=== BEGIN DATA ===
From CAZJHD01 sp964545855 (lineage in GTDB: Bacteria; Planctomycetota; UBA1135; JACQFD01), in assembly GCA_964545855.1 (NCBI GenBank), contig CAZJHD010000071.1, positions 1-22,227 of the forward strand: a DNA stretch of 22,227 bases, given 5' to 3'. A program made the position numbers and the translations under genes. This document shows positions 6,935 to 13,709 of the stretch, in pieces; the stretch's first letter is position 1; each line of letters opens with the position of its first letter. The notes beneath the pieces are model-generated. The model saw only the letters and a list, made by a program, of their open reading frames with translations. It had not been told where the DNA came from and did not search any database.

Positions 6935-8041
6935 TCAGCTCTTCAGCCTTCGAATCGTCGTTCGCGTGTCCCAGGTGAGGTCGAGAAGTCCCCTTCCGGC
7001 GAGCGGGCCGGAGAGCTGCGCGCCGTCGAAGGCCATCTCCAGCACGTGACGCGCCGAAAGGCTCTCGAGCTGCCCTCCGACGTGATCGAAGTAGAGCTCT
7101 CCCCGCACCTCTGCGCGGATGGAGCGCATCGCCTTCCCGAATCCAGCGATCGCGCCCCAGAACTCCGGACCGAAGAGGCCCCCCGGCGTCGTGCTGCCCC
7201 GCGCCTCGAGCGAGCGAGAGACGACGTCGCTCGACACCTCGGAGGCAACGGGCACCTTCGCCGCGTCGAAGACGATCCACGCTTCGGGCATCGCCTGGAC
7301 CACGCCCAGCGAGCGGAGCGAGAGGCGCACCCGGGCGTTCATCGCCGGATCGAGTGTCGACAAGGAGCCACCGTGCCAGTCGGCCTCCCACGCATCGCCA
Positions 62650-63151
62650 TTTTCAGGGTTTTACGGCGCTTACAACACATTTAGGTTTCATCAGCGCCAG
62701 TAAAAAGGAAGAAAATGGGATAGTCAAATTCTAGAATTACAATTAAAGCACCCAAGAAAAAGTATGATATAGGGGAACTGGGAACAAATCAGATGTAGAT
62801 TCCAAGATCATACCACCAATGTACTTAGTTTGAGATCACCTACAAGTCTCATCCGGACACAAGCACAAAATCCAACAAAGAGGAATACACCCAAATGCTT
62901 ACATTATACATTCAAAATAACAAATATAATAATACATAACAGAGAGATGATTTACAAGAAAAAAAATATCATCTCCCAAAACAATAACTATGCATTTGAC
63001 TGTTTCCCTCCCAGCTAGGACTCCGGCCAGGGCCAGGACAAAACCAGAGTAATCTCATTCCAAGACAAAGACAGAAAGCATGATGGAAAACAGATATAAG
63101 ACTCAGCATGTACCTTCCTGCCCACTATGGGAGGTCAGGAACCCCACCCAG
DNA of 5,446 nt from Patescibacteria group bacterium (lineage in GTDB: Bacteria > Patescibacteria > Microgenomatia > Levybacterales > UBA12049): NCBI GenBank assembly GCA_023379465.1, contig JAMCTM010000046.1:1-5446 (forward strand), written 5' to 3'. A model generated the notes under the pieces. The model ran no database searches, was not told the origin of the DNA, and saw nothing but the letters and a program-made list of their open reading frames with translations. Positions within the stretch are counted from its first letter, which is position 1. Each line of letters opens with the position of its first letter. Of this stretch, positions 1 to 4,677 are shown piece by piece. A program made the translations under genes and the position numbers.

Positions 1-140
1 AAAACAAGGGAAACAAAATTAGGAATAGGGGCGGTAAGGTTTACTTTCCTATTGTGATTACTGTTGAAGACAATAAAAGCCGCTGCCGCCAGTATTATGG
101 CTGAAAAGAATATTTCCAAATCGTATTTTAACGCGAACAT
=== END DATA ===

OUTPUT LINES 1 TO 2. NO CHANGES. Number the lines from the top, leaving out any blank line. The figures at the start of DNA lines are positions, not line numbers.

From CAZJHD01 sp964545855 (lineage in GTDB: Bacteria; Planctomycetota; UBA1135; JACQFD01), in assembly GCA_964545855.1 (NCBI GenBank), contig CAZJHD010000071.1, positions 1-22,227 of the forward strand: a DNA stretch of 22,227 bases, given 5' to 3'. A program made the position numbers and the translations under genes. This document shows positions 6,935 to 13,709 of the stretch, in pieces; the stretch's first letter is position 1; each line of letters opens with the position of its first letter. The notes beneath the pieces are model-generated. The model saw only the letters and a list, made by a program, of their open reading frames with translations. It had not been told where the DNA came from and did not search any database.

Positions 6935-8041